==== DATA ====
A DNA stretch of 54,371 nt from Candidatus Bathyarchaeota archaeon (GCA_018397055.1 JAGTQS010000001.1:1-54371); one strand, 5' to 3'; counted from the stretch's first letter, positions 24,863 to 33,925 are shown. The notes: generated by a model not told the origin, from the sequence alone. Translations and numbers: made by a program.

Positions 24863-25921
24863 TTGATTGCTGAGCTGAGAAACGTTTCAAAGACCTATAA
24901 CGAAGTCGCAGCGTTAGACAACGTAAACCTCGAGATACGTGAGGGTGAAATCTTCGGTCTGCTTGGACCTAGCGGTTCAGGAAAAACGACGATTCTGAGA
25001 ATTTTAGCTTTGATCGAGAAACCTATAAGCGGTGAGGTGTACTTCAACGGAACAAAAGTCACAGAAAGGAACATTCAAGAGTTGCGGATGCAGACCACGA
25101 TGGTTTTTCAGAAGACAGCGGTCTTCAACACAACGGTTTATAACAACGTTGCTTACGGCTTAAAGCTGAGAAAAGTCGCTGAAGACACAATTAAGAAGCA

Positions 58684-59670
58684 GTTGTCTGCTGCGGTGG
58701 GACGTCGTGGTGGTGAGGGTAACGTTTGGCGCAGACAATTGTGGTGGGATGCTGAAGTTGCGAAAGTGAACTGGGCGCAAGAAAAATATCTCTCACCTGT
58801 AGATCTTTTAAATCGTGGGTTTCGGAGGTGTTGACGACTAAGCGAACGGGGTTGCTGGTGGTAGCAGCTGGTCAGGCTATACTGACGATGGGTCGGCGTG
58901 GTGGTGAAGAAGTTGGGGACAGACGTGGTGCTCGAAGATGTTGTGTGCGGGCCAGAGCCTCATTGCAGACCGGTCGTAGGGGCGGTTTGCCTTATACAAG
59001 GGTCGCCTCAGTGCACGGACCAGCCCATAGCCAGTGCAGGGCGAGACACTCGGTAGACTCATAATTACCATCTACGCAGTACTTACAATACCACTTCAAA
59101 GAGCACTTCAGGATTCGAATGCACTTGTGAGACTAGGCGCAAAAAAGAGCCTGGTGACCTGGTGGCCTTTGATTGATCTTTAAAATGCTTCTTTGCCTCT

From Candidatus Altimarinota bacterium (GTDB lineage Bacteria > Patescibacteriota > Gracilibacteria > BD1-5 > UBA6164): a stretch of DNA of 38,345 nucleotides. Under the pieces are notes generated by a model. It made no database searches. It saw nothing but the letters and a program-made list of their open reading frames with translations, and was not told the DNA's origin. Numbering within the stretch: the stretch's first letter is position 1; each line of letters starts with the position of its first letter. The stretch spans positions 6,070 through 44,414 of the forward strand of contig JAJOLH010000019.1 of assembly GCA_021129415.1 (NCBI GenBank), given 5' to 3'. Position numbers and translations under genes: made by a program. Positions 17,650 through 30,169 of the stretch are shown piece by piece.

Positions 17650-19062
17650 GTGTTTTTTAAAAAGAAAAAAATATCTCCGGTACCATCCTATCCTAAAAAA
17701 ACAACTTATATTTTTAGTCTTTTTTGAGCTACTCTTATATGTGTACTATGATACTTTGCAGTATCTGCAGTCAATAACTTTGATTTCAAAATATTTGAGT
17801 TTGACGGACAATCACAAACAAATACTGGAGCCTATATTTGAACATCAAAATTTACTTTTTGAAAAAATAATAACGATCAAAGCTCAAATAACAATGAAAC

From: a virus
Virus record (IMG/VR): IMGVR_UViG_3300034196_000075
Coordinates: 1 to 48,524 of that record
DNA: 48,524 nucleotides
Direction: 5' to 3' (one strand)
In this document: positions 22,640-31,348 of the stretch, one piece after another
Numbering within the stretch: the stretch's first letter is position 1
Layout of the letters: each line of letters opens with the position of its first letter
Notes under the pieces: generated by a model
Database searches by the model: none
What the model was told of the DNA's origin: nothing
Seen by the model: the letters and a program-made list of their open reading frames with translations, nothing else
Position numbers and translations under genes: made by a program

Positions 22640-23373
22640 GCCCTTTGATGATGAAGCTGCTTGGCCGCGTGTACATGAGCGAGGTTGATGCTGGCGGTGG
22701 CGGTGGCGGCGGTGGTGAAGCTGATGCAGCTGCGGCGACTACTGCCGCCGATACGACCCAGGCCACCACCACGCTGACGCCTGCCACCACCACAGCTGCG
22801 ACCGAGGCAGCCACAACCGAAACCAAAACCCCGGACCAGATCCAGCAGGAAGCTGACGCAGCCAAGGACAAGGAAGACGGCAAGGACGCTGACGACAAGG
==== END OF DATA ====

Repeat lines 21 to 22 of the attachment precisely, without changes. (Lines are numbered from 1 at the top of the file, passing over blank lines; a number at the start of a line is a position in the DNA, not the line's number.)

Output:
Coordinates: 1 to 48,524 of that record
DNA: 48,524 nucleotides